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Lord of the Rings Online and Magic Always Finds a Way

This is a pretty interesting topic for my gameplay experience with Lord of the Rings Online because I chose to play as an elf, but not one who is a magic user.

My character for LOTRO

My character for LOTRO

So what does magic have to do with her? As I moved within the gamespace, I tried to think of moments in which magic occurs, when it weaves itself into the environment, and what would seem like magic to species within the fictional world. The from the first moment of contact my avatar had with Lord Elrond, I learned that my home city was under siege so that the evil dwarf king could steal ancient relics that had the power to grant him immortality. It seemed strange and yet understandable that the elves would be in possession of such an item. With their natural longevity, which makes them seem like magic incarnate to other species with shorter lifespans, elves have time aplenty to safeguard magical items that have the potential to extend the lives of creatures they deem unworthy and as enemies (though grudgingly, not as horrible as orcs). What else would have been a magical moment? Would it have been when my avatar’s guardian and teacher decided to end the siege and save the elves of Lorien by using his magic to demolish the building with the evil dwarf king and him inside? And what about the moments when elven spellcasters sent spells towards their enemies, pixelated bursts of color?

For my gameplay experience, magic was always an indirect experience for my avatar. She was an observer, waiting for action to occur in front of her so she would swing steel upon her enemies. Healing was done by someone else, as was reading from magical tomes and interpreting dreams. Six hundred years may have passed between the siege of her home city and her first exploration into the downfall of the mad king, but those six hundred years were part of her natural lifespan. The ability to not be worn down by the passage of centuries may seem like magic to humans and dwarves and hobbits, but that ability is something few elves think about. They are immortal; why would time concern those who have never truly had to feel it sink teeth into the body, make the joints ache, and slowly drag one towards death? Though elves are immortal, they are not invincible. Best for them to watch for their enemies’ magic, sword, and arrow, lest they litter the ground as corpses. But I digress. In LOTRO, magic is there as something to be cast, used for attacking, defending, or healing, but it depends on the role the player selects for the character. Wizards are not playable, but minstrels are, and in this world, a mistrel wields magic. As can lore-masters and rune-keepers, but I had chosen the path of a champion, blade in hand. Magic is to be cast around me or upon me (for good or ill), but it would not be mine to wield, even if it meant watching my teacher sacrifice himself to guard ancient secrets.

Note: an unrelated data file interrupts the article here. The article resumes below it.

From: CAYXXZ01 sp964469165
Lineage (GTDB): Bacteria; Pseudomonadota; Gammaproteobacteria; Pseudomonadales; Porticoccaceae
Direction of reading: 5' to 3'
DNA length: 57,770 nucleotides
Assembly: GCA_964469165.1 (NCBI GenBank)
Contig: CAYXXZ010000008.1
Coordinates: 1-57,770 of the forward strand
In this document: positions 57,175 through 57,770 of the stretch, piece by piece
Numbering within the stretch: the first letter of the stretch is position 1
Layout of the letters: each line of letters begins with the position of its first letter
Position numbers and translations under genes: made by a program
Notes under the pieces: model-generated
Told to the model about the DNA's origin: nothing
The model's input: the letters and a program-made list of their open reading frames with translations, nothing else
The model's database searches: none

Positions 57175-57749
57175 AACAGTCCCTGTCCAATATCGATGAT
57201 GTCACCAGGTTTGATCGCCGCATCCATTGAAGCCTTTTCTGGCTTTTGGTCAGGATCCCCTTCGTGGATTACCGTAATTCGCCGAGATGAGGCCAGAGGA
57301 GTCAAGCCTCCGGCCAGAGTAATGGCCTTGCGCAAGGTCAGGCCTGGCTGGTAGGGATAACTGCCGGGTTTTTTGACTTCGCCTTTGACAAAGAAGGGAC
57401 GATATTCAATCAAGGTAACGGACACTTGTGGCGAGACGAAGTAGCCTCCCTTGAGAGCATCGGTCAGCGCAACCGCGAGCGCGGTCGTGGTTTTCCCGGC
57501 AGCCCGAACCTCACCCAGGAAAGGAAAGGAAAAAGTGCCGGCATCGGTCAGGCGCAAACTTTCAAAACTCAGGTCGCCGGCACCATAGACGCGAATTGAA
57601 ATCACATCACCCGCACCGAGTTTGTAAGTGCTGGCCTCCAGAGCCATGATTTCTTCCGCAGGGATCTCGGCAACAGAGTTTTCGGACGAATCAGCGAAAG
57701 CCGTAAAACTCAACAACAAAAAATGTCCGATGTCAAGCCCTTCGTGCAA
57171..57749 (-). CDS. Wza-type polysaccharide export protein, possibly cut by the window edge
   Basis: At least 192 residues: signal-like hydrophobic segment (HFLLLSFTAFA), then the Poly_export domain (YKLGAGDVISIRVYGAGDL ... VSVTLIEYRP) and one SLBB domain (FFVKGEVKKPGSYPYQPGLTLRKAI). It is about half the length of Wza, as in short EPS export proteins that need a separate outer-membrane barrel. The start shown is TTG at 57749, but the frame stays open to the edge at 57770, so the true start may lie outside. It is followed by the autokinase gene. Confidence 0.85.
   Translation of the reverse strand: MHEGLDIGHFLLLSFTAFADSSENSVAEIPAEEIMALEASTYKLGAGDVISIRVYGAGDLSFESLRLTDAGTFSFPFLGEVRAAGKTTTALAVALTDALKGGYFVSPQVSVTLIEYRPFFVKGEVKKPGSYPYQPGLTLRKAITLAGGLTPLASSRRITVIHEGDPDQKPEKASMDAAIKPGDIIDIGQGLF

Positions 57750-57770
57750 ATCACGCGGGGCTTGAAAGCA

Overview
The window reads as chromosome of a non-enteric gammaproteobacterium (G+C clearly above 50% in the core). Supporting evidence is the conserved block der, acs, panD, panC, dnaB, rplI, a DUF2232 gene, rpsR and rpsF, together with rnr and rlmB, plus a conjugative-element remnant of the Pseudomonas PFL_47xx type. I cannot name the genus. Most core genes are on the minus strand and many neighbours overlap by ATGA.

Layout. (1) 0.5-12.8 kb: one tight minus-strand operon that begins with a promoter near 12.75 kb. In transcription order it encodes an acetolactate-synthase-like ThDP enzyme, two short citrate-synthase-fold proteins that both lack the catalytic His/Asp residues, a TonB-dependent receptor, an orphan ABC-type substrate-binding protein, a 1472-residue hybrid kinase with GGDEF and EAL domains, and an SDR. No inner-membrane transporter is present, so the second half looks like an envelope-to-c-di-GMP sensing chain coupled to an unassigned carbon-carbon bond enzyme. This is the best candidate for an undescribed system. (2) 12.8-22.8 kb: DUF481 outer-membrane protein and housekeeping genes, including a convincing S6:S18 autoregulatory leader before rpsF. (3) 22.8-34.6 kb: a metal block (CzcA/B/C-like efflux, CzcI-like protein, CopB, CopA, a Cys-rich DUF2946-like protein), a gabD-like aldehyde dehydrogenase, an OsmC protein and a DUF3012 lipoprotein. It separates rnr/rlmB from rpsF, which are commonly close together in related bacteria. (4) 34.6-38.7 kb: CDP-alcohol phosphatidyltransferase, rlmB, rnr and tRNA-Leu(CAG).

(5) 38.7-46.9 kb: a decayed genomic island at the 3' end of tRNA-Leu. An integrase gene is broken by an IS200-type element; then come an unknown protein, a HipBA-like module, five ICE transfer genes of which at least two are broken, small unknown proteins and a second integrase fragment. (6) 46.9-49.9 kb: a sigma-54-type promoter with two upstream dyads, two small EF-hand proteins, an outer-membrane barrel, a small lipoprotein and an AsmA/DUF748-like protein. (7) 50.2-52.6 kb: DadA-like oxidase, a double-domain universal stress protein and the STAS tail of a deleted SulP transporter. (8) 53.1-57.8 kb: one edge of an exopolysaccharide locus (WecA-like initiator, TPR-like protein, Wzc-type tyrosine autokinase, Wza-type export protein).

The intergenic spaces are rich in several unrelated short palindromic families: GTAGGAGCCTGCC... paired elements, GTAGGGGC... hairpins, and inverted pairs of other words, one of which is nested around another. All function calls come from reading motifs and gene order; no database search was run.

End of Semester, Anyone?


A Dash of Middle Earth Fantasy, Anyone?

All roads lead to Middle Earth, but my road began at Edhelion, city invaded by dwarves, grave of my avatar’s master, Talagan Silvertongue, and the shadowed homeland of those who survived, though they are often more broken in spirit than body. So where is the fantasy? It breathes in the ancient relics so desired by Skorgrim the “evil dwarf king,” in the magic wielded by wizards and elves alike, and in the quieter deeds and quests performed by the virtual inhabitants of the realm. Here, fantasy and reality collide. The language used by the elves, wherein the words, sentences, grammatical rules are all based on the languages spoken in the real world, the “meat space” we inhabit. It sounds beautiful, fitting for a world where great heroes can emerge, elves can live forever, where animals can take humanoid forms, and where an eye that hangs over a mountain peak can haunt the edges of the land and change the course of souls and nations, raising from the grave kings who should have stayed dead.  The fantastic backdrop of the world is strengthened by the familiarity. We have seen, even if only in pictures, the landscapes (of snowy mountains, quiet valleys, mournful stretches of grassy plains), though the cities are too whimsical to match the buildings most of us see every day. Even the simulated, looping behaviors of the NPCs are familiary. The NPCs in Edhelion are caught in a loop of destruction and aftermath, with dialouges that speak of nightmares, loss, betrayal, anguish, and fear. These are hollow beings, but the representations are there, virtually mimicking greed or selflessness, honor or domination. These characters, presented in extremes when we are used to greys, are part of the fantasy. Heroes whose moral compass may always point north, where others struggle with themselves and always come out on top or give into the madness and end up being slain. The evil plaguing the land, though, is more single-minded than that. Sauron, Saruman, Angmar, the orcs, only wish for destruction and the enslavement of others. They too play into the backdrop of fantasy. The heroes need quests and the villains provide them such places to gain honor.

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